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Brokaw Auto & Body Co.
Brokaw Carriage Company, 1883-1921; John B. Brokaw Auto & Body Co., 1921-1920s; Los Angeles, California
Associated Firms
Earl Automobile Works

John Bush Brokaw (b.1852-d.1926) was born in Mt. Liberty, Liberty Township, Knox County, Ohio on July 25, 1852 to John A. and Caroline (Bush) Brokaw. The elder Brokaw was a shoemaker and farmer, originally from Somerset County, New Jersey and was blessed with 13 children of which John Bush, was second youngest.

After a public education the subject of our biography became engaged with a local vehicle builder and dealer where he quickly developed a reputation as a good salesman and by the mid-1870s had established his own agricultural implement and buggy wareroom in the style of J.B. Brokaw Co.

Mt. Liberty was situated on the state road leading from Mt. Vernon to Columbus, and after the establishment of the Cleveland, Mt. Vernon & Columbus railroad, it experienced a rapid growth as did J.B. Brokaw Co, the townships sole buggy and implement dealer.

Brokaw married Ida Higgins on 16, 1882, and soon after the newlyweds elected to sell their Mt. Liberty warerooms and relocate to Los Angeles, California where he established the Brokaw Carriage Co.

Buggies and horse-drawn agricultural wagons were Brokaw’s most popular products and as the Los Angeles Basin became more populated, Brokaw’s business increased and he began to stock a line of high quality buggies and carriages that were imported from Eastern manufacturers.

In the mid-1890s Brokaw took some of his buggy profits and invested in the newly-founded Title Guarantee and Trust Company of Los Angeles and in the early 1900s helped found the Hollywood Savings Bank and Trust Co., of which he was also a director.

In 1911 the landscape of the “Valley” changed forever when the Horsley Brothers made their fist motion picture in an abandoned tavern on Sunset Blvd. at Gower St. That new industry brought Brokaw a new line of work, building and refurbishing automobile bodies for the nouveau riche movie stars and industry executives that now made Hollywood their home.

In 1919 Brokaw relocated his business to the former Earl Automobile Works plant at 1320 S. Main St., which had recently been vacated as Earl was now in charge of the coach work department of the Don Lee Cadillac Corp. which was located at W. 7th Ave. and S. Bixel St. in downtown Los Angeles.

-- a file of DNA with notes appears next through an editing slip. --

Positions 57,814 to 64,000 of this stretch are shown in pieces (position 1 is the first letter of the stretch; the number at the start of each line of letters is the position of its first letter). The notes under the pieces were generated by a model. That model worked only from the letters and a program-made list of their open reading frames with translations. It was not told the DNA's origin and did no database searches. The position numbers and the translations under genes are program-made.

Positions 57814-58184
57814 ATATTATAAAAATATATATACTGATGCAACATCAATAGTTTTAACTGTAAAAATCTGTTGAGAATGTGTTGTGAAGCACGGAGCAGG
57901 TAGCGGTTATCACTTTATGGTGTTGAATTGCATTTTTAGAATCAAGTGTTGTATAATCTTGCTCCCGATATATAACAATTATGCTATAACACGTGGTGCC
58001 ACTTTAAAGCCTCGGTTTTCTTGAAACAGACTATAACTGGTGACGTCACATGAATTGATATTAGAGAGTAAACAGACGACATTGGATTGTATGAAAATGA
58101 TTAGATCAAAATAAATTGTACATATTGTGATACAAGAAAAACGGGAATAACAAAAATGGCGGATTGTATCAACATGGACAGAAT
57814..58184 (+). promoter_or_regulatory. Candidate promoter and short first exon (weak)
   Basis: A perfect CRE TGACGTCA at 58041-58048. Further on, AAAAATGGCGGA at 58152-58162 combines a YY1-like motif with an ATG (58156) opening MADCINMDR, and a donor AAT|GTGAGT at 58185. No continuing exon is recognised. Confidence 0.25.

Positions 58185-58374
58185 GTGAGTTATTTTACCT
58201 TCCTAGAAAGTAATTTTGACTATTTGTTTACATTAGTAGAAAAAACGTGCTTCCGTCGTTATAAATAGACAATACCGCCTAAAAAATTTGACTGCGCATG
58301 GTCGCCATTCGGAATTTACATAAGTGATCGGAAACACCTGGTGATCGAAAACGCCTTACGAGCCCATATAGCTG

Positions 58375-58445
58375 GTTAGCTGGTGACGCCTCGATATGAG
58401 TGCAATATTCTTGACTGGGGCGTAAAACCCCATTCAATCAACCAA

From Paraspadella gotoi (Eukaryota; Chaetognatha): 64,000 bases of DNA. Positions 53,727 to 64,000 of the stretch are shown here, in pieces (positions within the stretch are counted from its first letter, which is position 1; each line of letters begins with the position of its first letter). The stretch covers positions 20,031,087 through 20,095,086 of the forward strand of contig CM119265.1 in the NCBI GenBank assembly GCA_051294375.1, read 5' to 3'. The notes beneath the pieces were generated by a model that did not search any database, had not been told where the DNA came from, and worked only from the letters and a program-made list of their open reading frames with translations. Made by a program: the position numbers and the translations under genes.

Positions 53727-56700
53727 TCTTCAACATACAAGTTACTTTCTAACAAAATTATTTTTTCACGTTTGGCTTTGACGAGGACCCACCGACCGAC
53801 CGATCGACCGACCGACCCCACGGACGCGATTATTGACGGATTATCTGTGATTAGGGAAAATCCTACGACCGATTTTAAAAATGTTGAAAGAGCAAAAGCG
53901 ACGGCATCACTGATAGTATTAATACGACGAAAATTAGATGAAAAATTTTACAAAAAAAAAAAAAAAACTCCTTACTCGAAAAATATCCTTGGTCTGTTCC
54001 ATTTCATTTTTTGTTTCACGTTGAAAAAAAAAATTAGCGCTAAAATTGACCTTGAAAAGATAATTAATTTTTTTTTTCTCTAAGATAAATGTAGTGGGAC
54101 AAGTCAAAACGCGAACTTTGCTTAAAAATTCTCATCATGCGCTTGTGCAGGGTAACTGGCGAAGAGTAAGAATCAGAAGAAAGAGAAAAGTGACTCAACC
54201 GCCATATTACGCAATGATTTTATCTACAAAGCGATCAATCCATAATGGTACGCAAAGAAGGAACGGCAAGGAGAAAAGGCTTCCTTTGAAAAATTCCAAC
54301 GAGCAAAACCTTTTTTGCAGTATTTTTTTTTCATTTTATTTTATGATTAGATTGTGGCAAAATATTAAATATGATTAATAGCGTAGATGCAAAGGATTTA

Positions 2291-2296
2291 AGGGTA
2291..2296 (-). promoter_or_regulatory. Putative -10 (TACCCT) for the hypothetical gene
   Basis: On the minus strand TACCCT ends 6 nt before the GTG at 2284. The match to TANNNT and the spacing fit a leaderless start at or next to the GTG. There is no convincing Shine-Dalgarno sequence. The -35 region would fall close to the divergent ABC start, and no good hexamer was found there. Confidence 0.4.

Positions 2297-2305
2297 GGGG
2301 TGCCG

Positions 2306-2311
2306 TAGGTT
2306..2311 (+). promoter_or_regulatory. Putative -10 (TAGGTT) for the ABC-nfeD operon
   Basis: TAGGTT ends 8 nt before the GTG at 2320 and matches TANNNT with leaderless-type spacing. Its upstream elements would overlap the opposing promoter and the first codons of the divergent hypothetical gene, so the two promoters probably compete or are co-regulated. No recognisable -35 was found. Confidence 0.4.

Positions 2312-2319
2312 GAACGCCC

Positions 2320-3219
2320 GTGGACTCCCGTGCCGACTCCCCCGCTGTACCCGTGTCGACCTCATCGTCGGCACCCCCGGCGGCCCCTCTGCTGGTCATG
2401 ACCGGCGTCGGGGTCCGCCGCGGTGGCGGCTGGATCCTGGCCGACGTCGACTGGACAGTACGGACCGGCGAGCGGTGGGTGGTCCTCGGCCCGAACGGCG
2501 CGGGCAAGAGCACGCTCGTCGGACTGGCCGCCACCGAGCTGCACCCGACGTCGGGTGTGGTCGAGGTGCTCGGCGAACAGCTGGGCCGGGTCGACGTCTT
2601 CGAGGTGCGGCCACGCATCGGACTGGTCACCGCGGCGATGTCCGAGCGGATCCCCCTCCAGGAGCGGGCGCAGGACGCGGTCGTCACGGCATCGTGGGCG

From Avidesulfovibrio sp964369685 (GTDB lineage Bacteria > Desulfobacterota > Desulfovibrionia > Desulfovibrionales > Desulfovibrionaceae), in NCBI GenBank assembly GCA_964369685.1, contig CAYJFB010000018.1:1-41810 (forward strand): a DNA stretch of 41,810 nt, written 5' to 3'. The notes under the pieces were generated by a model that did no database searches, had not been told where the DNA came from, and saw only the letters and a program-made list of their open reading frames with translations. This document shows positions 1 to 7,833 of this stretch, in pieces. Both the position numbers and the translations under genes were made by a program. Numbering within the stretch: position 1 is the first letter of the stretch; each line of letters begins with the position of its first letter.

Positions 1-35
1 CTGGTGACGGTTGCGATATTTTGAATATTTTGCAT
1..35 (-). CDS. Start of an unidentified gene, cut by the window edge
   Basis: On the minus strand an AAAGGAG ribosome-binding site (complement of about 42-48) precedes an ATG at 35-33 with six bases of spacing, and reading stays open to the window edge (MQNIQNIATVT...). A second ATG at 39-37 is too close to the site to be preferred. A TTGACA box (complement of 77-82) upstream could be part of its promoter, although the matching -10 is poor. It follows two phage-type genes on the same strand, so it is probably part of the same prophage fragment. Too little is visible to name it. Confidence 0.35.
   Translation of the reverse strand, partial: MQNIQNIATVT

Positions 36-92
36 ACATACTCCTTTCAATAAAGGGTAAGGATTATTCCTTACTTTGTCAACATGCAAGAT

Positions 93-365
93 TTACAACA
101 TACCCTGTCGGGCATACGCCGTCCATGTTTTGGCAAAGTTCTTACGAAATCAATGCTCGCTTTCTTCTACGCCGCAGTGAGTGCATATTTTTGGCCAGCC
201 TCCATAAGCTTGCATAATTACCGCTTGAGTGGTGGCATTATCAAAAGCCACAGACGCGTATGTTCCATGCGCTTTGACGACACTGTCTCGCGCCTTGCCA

A number of Earl’s employees did not make the move to Don Lee, and were invited to stay and work for Brokaw, among them were E.B. White, Earl’s former superintendent, and Anthony Gerrity, a young designer who would later gain fame as the designer of the 1936 Cord 810/812.

Another Brokaw employee was legendary racecar builder Frank Peter Kurtis’ father, Francika Andrew Kuretich (originally Kuretic), a skilled craftsman who worked for Brokaw in 1921-1922. Kuretich left to work for Don Lee Coach & Body Works where he was joined by his 14-year-old son Frank.

The firm was reorganized as the John B. Brokaw Auto & Body Co, and the January 15, 1922 issue of Motor West made formal announcement of the firm’s incorporation and purchase of the former Earl Automobile Works:

“Los Angeles, Cal. – John B. Brokaw Auto & Body Co., to build automobile and coach bodies, has taken over a large building, 1320 S. Main St.; John B Brokaw, former Eastern coach builder, is president; E.B. White, former superintendent for Earl Auto Works, later for Don Lee Coach & Body Co., is general manager; and J.R. Morrison, sales manager.”

As did most of Los Angles body builders, Brokaw customized vehicles for a number of silent movie stars, the most famous of which was Tom Mix, for who they constructed a Duesenberg Model A convertible coupe that included a set of steer horns mounted in front of the car's radiator shell.

In a 1977 letter to the Classic Car, noted Los Angeles-based automobile designer W. Everett Miller recalled his memories of the Brokaw Works:

“Your letter inquiring about Jack Gerrity* was received last Thursday. I first met Jack in 1921 when I was the body designer for the Walter M. Murphy Co. in Pasadena and he was the body designer for the John B. Brokaw Co. in the old building of the Earl Carriage works in the 1200 block on South Main Street in Los Angeles. That was a short lived venture with no significant contribution to custom automobiles. However Jack was a clever designer, perhaps five years older than I.”

*In the letter Miller refers to Gerrity as Jack Gerrity, although period sources reveal that his given name was Anthony (Tony) Gerrity.

Miller’s impression of the firm was most likely accurate as references and pictures of Brokaw’s work are few and far between. When Brokaw passed away in 1926, he left a very sizeable estate to his nieces and nephews as his union with Ida was not blessed with children.

To the left is the only known picture of Brokaw, who is pictured to the left of his cousin Gabriel DuVall Brokaw. The pair’s wives are sitting in the rear of the chauffeur-driven vehicle which appears to be a circa 1915 Packard Twin-Six.

© 2004 Mark Theobald -







Norman Newell Hill - History of Knox County, Ohio: Its Past and Present pub 1881

Gordon Eliot White - Kurtis-Kraft: Masterworks of Speed and Style pub 2001

Dan R. Post - Cord, Without Tribute to Tradition: The L-29 Front-drive Legend pub 1974

Michael Lamm - American Originals: The Sports Cars Of Frank Kurtis, Collectible Automobile, October 1999 issue

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